Wednesday 20th April, 7.30pm-9.30pm
Topic: Anxiety and the Gifted
This is an issue which affects all ages, young and old, so the discussion should prove helpful for many. Details of the group can be found here. Everyone is welcome, but we would be grateful if you could let us know by email if you intend to come so that we have an idea of numbers.
Mr Marcello Staricoff (England), Headteacher Balfour Primary School, Brighton and Associate Lecturer in Education, University of Brighton.
The Joy of Not Knowing (JONK) – It’s great not to know
- Csilla Fuszek (Hungary), Director European Talent
- Dr Mojca Jurisevic (University of Ljubljana, Slovenia), Education Professor
- Dr Anna Maria Roncoroni (Italy), Psychologist
- Dr Niamh Stack (University of Glasgow), Psychologist
Professor Tracy Cross (College of William & Mary) Psychologist and Fulbright Scholar to DCU
– 30 Years of Research on the Lived Experience of Being Gifted
Associate Professor Tracy Riley PhD, specialist in gifted education at Massey University in New Zealand, was passing through Ireland last week and we met her for coffee and a chat. Tracy hails originally from Mississippi but has been living and teaching in New Zealand for almost 20 years. It was a pleasure to meet her and very interesting to hear first hand, about the situation for gifted students in New Zealand.
Firstly, gifted and talented students are officially recognised under National Administration Guidelines. In 2004/5, the Ministry of Education Gifted and Talented Policy Advisory Group actively contributed to policy, funding, and initiatives established to provide for the identification and support of gifted learners in schools. There was professional learning and development for teachers, networking for schools, talent development programmes and all sorts. Unfortunately, since then things seem to have stagnated. Funding has been cut, the G&T Policy Advisory Group disbanded and, in the move to inclusion, it seems that the gifted and talented are no longer recognised as a group requiring particular provision. Until recently, Tracy taught dedicated gifted education modules to undergraduate and postgraduate students. Although these were some of the most popular electives amongst students, they are no longer offered. Giftedness, as all other special educational needs, is now simply covered as part of the general syllabus rather than as a distinct entity.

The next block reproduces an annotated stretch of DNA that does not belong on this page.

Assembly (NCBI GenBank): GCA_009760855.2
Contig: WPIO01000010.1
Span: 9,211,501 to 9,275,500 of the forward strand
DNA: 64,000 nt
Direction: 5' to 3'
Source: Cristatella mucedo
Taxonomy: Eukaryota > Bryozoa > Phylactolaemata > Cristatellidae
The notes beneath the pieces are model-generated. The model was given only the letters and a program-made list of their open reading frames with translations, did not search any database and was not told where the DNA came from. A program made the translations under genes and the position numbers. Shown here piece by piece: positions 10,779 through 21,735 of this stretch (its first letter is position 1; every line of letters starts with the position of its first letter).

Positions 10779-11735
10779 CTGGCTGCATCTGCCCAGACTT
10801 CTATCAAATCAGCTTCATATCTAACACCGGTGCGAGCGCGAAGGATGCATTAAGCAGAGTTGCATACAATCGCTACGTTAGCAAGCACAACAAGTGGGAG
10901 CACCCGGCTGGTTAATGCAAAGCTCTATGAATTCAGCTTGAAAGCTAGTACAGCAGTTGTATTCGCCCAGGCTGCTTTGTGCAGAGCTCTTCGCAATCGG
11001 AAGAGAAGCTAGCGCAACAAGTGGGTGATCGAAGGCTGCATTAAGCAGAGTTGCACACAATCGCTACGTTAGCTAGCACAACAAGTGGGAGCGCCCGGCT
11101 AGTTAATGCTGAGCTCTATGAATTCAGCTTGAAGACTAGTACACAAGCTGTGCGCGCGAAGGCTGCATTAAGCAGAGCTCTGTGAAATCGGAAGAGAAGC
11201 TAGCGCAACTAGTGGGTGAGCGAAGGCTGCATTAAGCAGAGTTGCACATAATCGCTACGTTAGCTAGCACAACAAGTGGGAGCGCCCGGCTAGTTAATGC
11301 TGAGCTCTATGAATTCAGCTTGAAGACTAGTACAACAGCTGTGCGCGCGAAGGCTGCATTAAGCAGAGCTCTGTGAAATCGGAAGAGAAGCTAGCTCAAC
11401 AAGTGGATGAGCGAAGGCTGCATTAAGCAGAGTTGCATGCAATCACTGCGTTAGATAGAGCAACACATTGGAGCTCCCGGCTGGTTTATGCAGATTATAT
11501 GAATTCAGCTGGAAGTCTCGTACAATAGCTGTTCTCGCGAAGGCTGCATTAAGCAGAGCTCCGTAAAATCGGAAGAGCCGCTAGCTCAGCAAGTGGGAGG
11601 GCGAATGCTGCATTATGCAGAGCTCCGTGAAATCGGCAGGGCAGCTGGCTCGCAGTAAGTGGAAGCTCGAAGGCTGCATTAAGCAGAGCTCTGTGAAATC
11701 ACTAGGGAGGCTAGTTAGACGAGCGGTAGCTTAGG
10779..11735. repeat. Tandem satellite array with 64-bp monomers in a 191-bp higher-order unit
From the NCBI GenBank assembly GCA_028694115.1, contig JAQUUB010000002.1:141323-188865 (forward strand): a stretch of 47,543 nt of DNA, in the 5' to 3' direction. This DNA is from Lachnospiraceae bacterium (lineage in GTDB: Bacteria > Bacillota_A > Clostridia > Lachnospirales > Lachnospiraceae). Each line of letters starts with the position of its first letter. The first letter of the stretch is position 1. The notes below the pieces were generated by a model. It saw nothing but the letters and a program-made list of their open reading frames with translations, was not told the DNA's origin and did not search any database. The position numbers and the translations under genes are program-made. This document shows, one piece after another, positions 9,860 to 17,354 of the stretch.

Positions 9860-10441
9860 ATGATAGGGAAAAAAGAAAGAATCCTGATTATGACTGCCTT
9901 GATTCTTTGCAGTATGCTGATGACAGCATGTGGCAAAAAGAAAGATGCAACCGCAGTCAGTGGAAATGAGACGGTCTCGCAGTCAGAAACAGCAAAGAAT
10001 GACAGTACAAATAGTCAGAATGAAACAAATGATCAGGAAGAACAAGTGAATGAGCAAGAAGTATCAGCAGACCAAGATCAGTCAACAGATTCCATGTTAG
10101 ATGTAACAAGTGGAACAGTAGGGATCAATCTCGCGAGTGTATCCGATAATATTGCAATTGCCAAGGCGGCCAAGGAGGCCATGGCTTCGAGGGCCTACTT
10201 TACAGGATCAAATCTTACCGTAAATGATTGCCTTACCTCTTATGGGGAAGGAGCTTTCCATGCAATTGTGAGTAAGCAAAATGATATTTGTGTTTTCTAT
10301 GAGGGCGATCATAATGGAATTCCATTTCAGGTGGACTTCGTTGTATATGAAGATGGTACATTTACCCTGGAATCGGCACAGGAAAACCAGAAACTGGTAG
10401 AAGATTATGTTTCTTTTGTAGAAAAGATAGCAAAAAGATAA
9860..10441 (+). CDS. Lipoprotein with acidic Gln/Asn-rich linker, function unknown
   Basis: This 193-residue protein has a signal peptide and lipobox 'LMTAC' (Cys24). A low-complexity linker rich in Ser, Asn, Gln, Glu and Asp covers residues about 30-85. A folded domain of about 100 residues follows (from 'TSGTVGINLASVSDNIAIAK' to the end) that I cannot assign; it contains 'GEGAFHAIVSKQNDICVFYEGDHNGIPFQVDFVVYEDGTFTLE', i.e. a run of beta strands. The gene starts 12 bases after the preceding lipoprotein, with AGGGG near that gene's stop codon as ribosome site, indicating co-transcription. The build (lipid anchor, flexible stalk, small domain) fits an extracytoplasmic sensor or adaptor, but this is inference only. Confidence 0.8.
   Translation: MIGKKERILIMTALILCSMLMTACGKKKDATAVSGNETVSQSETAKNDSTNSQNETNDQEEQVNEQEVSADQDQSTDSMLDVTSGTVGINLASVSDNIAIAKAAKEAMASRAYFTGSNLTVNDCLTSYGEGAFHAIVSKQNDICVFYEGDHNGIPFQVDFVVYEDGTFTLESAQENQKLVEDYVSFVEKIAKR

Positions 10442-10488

So, although in theory things in New Zealand are certainly further along than in Ireland, in practice we share some common problems. For an interesting account of the state of gifted education in New Zealand, here is a paper co-authored by Tracy Riley in 2013. It is somewhat disheartening to know that, despite having a Professor of Gifted Education of the calibre of Tracy Riley, and despite such promise back in 2005, gaining recognition and support for gifted students is still an uphill battle. Nonetheless, it was wonderful to have the opportunity to meet such an important person in the international field of gifted education and to benefit from her experience. We would like to thank her sincerely for giving us so much of her time.
If you would like to hear Tracy talk about her experience as a gifted student herself, and her journey to New Zealand, here’s a nice video.
The Festival of Curiosity 2015 begins next week, on Thursday 23rd July. Ireland was the European Capital of Science in 2012 and the Festival of Curiosity has become an annual legacy event to celebrate science, technology, art and design. The aim is to make science appealing and accessible to everyone.
“From the free day time family programme to lively and curated curious nights, expect a programme full of surprise and delight as you experience the city come alive in an energetic fusion of science, arts, culture & curious technology at The Festival of Curiosity, Dublin from July 23 – 26, 2015.”
Many events are free but require advance registration. Some are ticket only. What is guaranteed is that you will find something exciting for yourself and your family. The full programme can be found here.
On Saturday 24th, the Dublin Maker will be held on the Physics Lawn at Trinity College Dublin between 10am and 6pm. Several of us went last year and had a wonderful time visiting all the show and tell stands and getting hands-on experience. So, we plan to go again. If you’d like to join us, drop us a line or watch out for the Gifted Ireland bubble on the day and introduce yourself.